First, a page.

The notion of extremely advanced artificial intelligence (AI) has been with us for several decades, and it has been a perpetual theme of science-fiction in particular. But as technology develops at the beginning of the 21st century, the notion of truly intelligent machines and computers is rapidly becoming a reality.
In the latter months of 2014 and early weeks of this year, it has become apparent that multiple AI start-ups are appearing in Silicon Valley. Of course, given the reputation that this area has for being involved with the cutting edge of technology, there have been a fair few fads pass through this southern portion of the San Francisco Bay Area which haven't amounted to much. But the obvious commercial value which the concept could have if it was realised to a significant level means that this trend probably will be a lasting one.
Artificial Intelligence Start-Ups
According to Stephen Purpura, the founder of one such AI company which has raised more than $44 million over the last two years or so, more than 170 start-ups related to artificial intelligence have appeared in recent years. The reason for this is quite simple according to Purpura; the technology involved in artificial intelligence has begun to catch up with our expectations of it. According to the pioneers of this technology, the future will bring opportunities for humans to interact with machines in ways that would be unimaginable to the average person, and for that matter for machines to increasingly enter the world of human beings in hitherto unpredicted ways.
Already innovators in the field are talking of a paradigms shift in artificial intelligence technology, whereby machines are now no longer responding to commands entered into them, but actually able to watch human beings and learn from them. Of course, this still happens on an extremely limited basis, and is very much task-oriented; there is no such thing as true intelligence from a machine as of yet. But it is clear that big developments have been made in a short space of time, and the process continues to evolve as the best Silicon Valley minds invest vast amounts of time on this subject matter.
But foremost in the new processes and techniques utilised in artificial intelligence is so-called machine learning. This technology involves training machines to identify patterns and make predictions by crunching vast amounts of data. As such, brute force calculation remains a major part of machine intelligence, as opposed to the sort of intuitiveness that human beings tend to associate with intellect. This has been a feature of computer chess programs, which must calculate trillions of moves to compete with the best human players. But breakthroughs are still being made which will have a very significant impact on our collective future.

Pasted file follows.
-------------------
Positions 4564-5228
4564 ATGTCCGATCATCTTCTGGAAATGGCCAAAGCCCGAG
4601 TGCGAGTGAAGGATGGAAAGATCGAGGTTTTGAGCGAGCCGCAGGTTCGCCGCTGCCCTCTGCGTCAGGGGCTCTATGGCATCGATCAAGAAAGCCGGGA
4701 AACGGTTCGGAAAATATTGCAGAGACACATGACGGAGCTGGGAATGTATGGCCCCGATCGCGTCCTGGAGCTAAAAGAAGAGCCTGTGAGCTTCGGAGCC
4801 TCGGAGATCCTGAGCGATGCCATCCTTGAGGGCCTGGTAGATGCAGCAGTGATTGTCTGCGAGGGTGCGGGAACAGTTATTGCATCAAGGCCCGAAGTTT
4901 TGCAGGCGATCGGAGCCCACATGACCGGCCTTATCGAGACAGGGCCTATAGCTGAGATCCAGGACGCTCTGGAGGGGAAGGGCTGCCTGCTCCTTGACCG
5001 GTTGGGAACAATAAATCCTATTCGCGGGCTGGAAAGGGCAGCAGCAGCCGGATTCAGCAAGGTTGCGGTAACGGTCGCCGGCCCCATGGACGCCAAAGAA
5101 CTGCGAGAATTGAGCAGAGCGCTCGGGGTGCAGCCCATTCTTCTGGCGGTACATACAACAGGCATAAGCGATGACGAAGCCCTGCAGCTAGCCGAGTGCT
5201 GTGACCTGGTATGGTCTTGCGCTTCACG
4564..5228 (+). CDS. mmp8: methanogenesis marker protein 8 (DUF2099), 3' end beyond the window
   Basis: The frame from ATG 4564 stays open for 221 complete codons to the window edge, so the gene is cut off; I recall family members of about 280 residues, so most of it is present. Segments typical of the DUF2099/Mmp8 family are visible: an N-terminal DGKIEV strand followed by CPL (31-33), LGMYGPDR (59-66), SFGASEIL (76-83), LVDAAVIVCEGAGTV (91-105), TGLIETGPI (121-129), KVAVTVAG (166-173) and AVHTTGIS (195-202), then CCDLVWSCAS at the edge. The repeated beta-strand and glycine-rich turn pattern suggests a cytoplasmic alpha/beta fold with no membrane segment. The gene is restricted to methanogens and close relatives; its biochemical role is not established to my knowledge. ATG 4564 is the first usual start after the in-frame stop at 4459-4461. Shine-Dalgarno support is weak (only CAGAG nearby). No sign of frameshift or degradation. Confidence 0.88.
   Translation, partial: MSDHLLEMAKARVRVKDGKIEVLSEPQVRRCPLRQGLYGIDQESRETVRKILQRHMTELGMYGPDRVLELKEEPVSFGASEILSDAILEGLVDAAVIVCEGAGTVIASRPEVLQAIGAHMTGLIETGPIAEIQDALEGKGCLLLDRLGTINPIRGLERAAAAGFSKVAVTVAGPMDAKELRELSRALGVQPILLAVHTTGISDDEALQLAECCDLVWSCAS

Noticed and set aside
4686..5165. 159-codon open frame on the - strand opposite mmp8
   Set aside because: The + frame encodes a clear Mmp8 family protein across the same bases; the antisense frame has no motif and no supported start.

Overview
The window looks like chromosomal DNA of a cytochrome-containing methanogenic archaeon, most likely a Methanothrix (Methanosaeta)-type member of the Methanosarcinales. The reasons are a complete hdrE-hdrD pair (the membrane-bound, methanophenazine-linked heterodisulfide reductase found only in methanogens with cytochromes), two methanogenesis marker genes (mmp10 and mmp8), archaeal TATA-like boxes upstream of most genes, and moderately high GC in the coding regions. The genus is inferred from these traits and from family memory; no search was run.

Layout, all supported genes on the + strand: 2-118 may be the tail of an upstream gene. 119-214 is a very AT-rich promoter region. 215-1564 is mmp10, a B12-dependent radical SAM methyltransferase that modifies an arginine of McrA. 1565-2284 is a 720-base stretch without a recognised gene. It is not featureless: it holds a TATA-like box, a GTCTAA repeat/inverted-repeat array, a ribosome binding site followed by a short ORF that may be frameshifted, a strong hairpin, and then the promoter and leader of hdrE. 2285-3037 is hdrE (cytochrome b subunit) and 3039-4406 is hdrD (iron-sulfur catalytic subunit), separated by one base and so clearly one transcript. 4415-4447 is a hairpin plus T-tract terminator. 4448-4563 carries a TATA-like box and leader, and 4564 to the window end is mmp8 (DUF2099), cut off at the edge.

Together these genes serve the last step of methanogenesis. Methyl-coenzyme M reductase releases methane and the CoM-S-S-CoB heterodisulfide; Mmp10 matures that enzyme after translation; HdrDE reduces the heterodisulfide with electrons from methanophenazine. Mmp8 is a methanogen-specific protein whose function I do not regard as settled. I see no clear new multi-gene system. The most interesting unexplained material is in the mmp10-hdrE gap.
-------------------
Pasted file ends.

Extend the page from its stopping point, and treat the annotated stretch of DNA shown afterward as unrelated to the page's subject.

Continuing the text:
Such jargon as artificial intelligence, machine learning, deep learning and networks may become part of everyday lingo in the near future. Particularly as machines are beginning to reach the stage where they may be able to tackle problems which were previously believed to be solvable only by human beings. The implication of this is that machines would be more intelligent than people, or at least of comparable intelligence, but this is to some degree a misnomer. Computers remain extremely strong specialists, but at this point in time there is no immediate prospect of a machine developing generalised intellect.
Big Data Correlation
But artificial intelligence could have as big an impact on business and commerce as another recent and important trend - Big Data. There are similarities between the two; artificial intelligence should not be seen as a single technology, but rather an approach with wider applications and implications.
Techniques which are being developed today such as deep learning could eventually help businesses make smarter inferences, and even have deeper fundamental understandings, about their customers. As this form of artificial intelligence develops, it is predicted by experts in the field that it will be possible for companies to identify customer preferences and make accurate predictions. This will enable businesses to identify purchasing patterns, and put their finger on when customers would most like to be contacted, for example.
The commercial value of such information is quite obvious in any field, and has deep learning develops it is possible that the notion of what we consider to be possible today may expand still further. Although start-ups are flocking to the field in an attempt to develop this technology, the biggest advances in AI are also being driven by huge corporations such as Google, IBM and Facebook; all of which have invested very heavily in the field of artificial intelligence.
Thus, we have already seen a Google test that identified cats from YouTube videos, a Facebook system called Deep Face that recognises pictures of people, and IBM’s question-answering system that goes by the name of Watson. As big players invest more money in artificial intelligence, it is inevitable that even more sophisticated and impressive systems will emerge.
Although there have been big advancements in AI technology, it is still some distance from really playing a major role in commerce. But the issue is something that travel companies should pay close attention to, as the connected and digital future which the travel industry will be fundamentally involved in could benefit more from effective artificial intelligence than most areas of commerce.
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